Weekly Energy Market Updates by Region - Archive




Issue week: April 23th, 2020  (Wk 17)





WEST In the term market, prices for Calendar Year 2021 are up slightly because of strong NYMEX natural gas prices and a downward revision in the forecast of the amount of water available to hydroelectric generators in the Pacific Northwest dur-ing the summer.

ERCOT  With mild weather and limited congestion across zones this week, 7x24 real-time prices have continued to average under $20/MWh. Congestion in the West Load Zone has continued its moderating trend as basis there has aver-aged less than $1/MWh again this week. Despite slightly higher peak loads weighted more to residential since the stay-at-home order was put in place, aver-age loads appear to be down by approximately 2-3% after accounting for changes in weather. In the term markets, non-summer months have risen down the curve solely because of the ongoing increase in NG prices. Nonetheless, overall term prices for CY2020 are down by $0.50-$1.00/MWh as summer prices have fallen on fears of reduced demand, which have more than offset the rise for non-summer months. August 2020 5x16 prices have dropped by $17/MWh from last week.

EAST The marginal DART spreads have continued this week in both ISO-NE and NYISO. However, last weekend in ISO-NE, RT averaged $3.30/MWh higher than DA across zones because of strong load well beyond forecasts. Similarly, in the southeastern NYISO zones, RT printed above DA by an average of $6.90/MWh over the weekend.










The big story in the markets this week is the freefall in world oil prices, exemplified by the plunge in the West Texas Intermediate (WTI) price of May futures to negative $35 per barrel on Monday (shown in the chart below from CME Group). As the coronavirus has dried up demand in a global market already oversupplied, in part, because of the now resolved feud between Russia and Saudi Arabia, traders unable to take physical delivery and lacking available storage were able to sell their financial positions only at negative prices. Against such a backdrop, those in the natural gas and power markets may wonder whether the decline of oil is going to take them down with it.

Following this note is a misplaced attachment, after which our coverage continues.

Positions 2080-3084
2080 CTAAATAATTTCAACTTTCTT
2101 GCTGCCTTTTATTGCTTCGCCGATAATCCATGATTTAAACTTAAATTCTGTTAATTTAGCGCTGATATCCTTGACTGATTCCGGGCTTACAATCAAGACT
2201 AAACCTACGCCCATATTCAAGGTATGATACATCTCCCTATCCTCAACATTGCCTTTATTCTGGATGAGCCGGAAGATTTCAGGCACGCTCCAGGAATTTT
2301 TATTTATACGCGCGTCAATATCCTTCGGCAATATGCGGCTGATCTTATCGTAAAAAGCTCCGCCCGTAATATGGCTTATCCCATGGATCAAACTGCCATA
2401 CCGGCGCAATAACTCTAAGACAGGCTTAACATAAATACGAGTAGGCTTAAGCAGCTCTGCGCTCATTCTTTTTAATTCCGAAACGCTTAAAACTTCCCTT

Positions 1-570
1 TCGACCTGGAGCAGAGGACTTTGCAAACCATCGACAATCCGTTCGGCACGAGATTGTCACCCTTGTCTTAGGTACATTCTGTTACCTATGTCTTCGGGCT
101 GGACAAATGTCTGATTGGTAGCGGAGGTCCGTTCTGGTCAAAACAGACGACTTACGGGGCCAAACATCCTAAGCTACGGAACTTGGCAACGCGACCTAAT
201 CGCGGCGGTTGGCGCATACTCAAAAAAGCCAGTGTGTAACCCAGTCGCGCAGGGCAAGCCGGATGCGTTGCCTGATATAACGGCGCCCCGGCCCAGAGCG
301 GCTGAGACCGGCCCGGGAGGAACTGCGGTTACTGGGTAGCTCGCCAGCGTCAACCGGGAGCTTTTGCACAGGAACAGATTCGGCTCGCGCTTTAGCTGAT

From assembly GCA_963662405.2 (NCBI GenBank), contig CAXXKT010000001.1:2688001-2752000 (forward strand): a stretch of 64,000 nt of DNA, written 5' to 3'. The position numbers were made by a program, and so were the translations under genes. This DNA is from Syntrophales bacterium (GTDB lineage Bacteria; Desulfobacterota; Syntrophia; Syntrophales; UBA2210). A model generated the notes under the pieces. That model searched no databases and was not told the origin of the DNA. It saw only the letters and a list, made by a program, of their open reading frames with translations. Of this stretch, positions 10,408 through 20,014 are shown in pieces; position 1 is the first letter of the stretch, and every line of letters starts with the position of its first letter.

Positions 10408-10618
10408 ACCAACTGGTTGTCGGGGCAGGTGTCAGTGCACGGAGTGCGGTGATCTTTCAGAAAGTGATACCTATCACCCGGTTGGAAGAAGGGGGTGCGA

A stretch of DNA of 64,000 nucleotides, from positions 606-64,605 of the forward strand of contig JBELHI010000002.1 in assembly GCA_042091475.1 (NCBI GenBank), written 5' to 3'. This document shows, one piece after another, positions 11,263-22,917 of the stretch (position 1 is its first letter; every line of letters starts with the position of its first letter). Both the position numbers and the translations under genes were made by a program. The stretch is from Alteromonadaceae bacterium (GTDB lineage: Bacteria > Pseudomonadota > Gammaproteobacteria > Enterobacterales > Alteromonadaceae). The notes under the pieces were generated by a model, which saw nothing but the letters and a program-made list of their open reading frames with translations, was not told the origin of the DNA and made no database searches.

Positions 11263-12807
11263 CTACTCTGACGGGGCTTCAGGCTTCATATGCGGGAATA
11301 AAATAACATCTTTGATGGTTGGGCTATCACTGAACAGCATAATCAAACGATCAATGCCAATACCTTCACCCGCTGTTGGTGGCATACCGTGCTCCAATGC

Fortunately, oil’s woes may not impair the price of natural gas or power produced from natural gas in the short run. If anything, natural gas prices may actually increase. Although natural gas has also suffered from a bit of a supply glut recently, demand for it and the electricity that it generates has not waned nearly as much as has demand for oil. Furthermore, because much of the natural gas produced over the last few years has been “associated” natural gas, produced as a byproduct of oil drilling, gas production should naturally pull back as market forces curtail oil production in the U.S. All else being equal, gas prices should then rise.

The biggest bump in gas and power prices is likely to occur later in the year. Of course, if industries remain shut down for the long haul, they may ultimately just retreat to a statistical average.





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